KOH2RVA: Day 357

2013-08-31 13.39.57This is my daughter, Catherine.

Yesterday I took her (and her luggage) to Dulles International Airport so she could fly to London and then on to Aberdeen, Scotland, where she will spend a year getting a Master’s degree in Anthropology.

There were some tender moments at the airport as we said goodbye, and even though she has traveled before and spent a semester abroad I couldn’t keep the lump from rising in my throat as I watched her walk away.

My little girl is growing up.

But this morning I’m turning my thoughts toward worship, which will include—at the 11:00 service—the baptism of Adam Trueman. Adam is a good-looking, good-natured red-haired kid I’m still getting to know, but today I have a special role in his life: I am the one who will dip him down beneath the waters of baptism in the name of the Father, the Son, and the Holy Spirit.

What an honor.

In some Christian traditions the members of a church call their minister “Father.” I’m not Adam’s father, but in some ways what I’m doing for him today feels fatherly. I have a feeling that just before I dip him down beneath the water I will feel a lump rise in my throat, as I often do in such moments.

This little boy is growing up.

One of the wonderful things about the church is discovering that family is bigger than the people we grew up with, that we have brothers and sisters all over the world.  It’s one of the reasons Catherine is making it a priority to find a church she can attend while she’s in Aberdeen.  She’s already visited the website of a church close to campus to find out when the Sunday service begins.  Who knows?  Maybe next Sunday she will walk up those front steps and a red-haired kid named Adam—a little brother with a Scottish accent—will run up and hug her around the knees.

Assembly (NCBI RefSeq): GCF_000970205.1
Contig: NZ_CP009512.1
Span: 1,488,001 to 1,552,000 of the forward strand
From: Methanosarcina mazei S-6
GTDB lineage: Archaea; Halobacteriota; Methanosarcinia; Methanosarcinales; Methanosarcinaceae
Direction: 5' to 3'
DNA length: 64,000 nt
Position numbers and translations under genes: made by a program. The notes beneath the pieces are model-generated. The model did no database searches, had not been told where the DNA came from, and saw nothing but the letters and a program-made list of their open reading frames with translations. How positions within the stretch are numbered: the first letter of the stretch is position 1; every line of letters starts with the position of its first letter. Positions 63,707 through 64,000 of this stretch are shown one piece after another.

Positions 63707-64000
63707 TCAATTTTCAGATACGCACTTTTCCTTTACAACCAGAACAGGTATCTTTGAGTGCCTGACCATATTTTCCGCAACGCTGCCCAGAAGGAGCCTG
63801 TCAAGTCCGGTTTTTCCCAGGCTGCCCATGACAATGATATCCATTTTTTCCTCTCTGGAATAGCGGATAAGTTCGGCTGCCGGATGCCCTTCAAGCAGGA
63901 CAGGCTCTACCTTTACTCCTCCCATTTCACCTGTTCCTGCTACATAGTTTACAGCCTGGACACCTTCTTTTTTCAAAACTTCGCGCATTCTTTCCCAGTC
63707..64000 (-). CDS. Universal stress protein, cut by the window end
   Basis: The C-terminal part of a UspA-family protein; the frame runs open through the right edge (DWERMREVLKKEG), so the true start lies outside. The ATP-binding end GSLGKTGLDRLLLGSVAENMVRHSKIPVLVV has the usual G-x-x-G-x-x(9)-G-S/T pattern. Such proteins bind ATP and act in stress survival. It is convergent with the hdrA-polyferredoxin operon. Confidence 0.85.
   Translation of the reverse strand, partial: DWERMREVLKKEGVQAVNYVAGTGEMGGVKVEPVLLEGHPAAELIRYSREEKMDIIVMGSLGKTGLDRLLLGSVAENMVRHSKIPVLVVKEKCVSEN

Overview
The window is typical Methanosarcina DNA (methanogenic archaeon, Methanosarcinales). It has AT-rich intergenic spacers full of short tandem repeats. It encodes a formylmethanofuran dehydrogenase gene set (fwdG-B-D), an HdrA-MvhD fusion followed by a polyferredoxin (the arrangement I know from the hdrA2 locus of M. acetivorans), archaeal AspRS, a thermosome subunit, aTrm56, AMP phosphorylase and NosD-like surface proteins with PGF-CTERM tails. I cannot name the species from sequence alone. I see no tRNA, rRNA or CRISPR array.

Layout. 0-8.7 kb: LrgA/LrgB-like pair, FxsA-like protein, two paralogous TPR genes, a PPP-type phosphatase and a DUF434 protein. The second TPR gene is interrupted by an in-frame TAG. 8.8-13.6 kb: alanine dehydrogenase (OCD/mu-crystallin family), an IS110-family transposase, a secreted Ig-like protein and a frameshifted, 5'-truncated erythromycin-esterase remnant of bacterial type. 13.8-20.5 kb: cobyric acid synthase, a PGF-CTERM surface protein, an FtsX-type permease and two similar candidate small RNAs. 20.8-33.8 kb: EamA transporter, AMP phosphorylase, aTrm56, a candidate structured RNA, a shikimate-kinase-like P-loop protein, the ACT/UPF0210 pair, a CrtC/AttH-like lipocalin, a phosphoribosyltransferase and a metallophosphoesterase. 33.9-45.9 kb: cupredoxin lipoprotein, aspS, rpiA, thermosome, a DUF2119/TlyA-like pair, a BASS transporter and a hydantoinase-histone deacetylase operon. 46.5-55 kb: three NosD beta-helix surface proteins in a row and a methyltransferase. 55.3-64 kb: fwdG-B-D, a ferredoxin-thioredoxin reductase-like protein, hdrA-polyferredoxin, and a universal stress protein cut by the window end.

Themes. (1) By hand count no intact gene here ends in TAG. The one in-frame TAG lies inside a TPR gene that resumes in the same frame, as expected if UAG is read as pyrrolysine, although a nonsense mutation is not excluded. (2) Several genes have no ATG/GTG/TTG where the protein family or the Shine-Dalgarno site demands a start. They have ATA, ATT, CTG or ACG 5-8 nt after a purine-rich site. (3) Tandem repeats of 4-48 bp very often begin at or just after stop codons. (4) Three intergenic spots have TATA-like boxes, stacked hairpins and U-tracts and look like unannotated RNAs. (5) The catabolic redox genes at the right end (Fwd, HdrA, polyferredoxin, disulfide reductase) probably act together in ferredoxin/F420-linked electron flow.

I hope you will be able to join us for worship today, either in person or by tuning in to the live webcast at http://www.fbcrichmond.org at 8:30 or 11:00. It’s Labor Day weekend. Lots of people are traveling. Some to the other side of the ocean. But wherever you are and whoever you are you’d be welcome to join us.

We are, after all, family.

KOH2RVA: Day 345

baptism2For the second year in a row, conditions were not ideal for our annual river baptism. Last year a late afternoon thunderstorm rolled in about halfway through, bringing showers of rain, flashes of lightning, and claps of thunder. We had already decided that if that happened again Lynn Turner would blow a lifeguard’s whistle and order everybody out of the pool. But on Sunday morning a gentle rain was falling and I asked the congregation, “Are we going to let a little rain keep us from baptizing?”

Of course not.